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Published on Nov 3, 2016

The Chrysler Valiant was a full-size car which was sold by Chrysler Australia between 1962 and 1981. Initially a re-badged locally assembled Plymouth Valiant from the United States, from the second generation launched in 1963, the Valiant was fully manufactured in Australia. It was sold locally but also in New Zealand and South Africa, with smaller numbers also exported to South-East Asia and the United Kingdom.

Parent company Chrysler made a substantial investment in Australian manufacturing facilities, by establishing operations in South Australia with an assembly plant at Tonsley Park in 1964 and an engine foundry at Lonsdale in 1968. The Valiant thus established its position as the third of the "Big 3" Australian-made vehicles behind the Holden Kingswood and Ford Falcon.

The Chrysler Valiant Charger is a muscle car introduced by Chrysler Australia in 1971. It was a short wheelbase two door coupe based on the concurrent Australian Chrysler Valiant sedan. Introduced within the VH Valiant series, it continued as a variant through the subsequent VJ, VK and CL series, until production ceased in 1978. It was marketed and badged as the Valiant Charger in the VH and VJ series and as the Chrysler Charger in the later VK and CL series.

Chrysler Valiant (VJ) 1973-1975
May 1973 saw the introduction of the next model in the new All-Australian designed Valiant — The VJ. Although essentially a face lifted version of the VH Valiant before it, the VJ's subtle changes made enough of an impact on the buying public to make it the biggest selling Chrysler Valiant model of all, with 90,865 units being sold.

Externally the VJ Valiant continued on with the VH series body styles, though the VJ reverted to single 7" round headlamps and a new 8-segment grille. VJ sedans also received new horizontal taillights.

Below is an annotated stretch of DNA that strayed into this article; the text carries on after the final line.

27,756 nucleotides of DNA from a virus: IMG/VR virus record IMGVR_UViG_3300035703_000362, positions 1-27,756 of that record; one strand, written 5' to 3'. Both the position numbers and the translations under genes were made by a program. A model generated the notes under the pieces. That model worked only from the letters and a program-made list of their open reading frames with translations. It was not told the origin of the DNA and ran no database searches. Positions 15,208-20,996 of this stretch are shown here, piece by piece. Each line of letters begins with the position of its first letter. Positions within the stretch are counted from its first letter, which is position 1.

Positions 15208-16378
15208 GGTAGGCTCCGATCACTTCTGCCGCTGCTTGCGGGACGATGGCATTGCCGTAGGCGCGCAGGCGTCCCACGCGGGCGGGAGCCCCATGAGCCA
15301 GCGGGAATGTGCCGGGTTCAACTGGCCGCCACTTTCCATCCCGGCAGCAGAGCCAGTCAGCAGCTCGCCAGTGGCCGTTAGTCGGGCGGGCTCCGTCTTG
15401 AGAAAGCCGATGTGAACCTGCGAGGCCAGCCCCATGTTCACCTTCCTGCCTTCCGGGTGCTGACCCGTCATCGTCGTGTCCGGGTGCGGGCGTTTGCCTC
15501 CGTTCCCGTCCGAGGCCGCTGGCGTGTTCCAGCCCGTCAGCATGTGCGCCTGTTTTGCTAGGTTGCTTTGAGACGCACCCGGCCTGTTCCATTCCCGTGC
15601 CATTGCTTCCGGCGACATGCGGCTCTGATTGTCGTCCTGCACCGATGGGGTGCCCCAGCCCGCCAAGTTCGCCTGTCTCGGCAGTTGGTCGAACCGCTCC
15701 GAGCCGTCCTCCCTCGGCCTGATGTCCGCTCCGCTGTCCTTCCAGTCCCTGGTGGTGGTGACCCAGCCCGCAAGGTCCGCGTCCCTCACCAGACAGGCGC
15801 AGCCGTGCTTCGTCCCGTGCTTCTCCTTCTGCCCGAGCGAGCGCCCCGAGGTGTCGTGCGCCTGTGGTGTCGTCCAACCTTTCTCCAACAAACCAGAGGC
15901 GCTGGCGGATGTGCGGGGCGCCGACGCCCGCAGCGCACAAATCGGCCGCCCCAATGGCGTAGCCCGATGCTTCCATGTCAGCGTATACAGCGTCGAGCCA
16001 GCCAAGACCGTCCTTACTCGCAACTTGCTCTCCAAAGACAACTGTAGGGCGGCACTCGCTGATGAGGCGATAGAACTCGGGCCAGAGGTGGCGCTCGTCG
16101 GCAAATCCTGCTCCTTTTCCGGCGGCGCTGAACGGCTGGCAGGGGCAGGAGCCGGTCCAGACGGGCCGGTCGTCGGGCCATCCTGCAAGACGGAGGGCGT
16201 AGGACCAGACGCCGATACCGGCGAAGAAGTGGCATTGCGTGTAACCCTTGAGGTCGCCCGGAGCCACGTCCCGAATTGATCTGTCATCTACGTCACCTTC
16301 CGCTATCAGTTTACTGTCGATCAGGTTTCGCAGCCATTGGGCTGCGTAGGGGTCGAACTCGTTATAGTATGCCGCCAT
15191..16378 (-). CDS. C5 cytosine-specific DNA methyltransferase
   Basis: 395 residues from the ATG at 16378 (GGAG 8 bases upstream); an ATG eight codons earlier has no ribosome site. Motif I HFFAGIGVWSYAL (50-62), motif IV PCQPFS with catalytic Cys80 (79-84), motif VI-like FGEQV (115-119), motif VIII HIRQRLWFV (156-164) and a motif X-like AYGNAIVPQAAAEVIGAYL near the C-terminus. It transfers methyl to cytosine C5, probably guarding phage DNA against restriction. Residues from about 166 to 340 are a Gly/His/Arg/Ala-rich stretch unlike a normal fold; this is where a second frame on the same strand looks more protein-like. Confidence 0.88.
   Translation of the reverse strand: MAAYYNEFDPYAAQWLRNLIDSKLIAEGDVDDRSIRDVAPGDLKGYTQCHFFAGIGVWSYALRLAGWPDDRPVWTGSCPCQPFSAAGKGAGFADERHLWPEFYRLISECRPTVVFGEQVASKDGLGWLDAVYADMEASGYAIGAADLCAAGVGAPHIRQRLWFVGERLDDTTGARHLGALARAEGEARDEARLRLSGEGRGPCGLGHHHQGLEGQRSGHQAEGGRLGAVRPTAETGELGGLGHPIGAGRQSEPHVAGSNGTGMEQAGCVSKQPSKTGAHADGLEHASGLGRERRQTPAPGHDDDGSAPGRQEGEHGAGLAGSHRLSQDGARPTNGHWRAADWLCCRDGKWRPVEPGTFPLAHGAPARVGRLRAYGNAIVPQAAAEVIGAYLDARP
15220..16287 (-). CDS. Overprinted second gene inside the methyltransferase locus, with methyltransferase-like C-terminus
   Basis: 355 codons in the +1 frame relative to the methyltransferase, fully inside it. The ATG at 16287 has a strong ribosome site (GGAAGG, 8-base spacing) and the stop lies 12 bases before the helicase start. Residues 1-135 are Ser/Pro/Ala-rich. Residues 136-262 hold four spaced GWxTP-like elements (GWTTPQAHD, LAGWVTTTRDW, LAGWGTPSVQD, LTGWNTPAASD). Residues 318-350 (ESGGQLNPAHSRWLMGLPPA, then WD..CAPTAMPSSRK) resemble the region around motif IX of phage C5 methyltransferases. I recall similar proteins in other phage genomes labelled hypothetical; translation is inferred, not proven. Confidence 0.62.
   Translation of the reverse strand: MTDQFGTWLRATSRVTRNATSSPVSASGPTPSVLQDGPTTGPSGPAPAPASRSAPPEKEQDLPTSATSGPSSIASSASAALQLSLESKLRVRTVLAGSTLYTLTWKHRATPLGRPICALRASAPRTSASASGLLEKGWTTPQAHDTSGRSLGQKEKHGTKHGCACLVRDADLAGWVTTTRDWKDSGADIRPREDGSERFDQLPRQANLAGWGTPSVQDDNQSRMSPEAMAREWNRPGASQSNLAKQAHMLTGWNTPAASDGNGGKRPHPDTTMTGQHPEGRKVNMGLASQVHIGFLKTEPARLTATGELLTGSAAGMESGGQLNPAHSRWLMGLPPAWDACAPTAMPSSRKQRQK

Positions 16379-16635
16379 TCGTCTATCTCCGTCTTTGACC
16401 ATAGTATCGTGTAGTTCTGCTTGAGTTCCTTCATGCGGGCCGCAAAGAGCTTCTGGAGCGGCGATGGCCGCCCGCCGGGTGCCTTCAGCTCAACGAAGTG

Although the physical changes were few, many other new features were introduced in the VJ Valiant range, such as electronic ignition, rust proofing and floor-mounted shifters as standard features.
Chrysler upgraded equipment levels in July 1974 with front disc brakes, door reflectors, lockable glovebox and retractable seatbelts all as standard features.

While the VJ range still offered sedan, wagon, ute, hardtop and coupe variants, the performance-oriented Pacer sedans and Charger R/T coupes were deleted from the new range. However, a variation of the E37 Six Pack engine (now with four-speed manual transmission) was made available, in the form of option E48, with most of the cars bearing this option ending up being base model VJ Charger coupes. Interestingly, four VJ Charger coupes were built by special order featuring the VH series option E49 engine. The other carry-over performance variant was option E55, with the 340ci V8 engine option officially remaining as restricted to Charger 770 coupe application only.

CC rating: 4,342cc 265 ci (4.3L) I6

NZ First Registration: 05-Nov-1975

# HeyCharger


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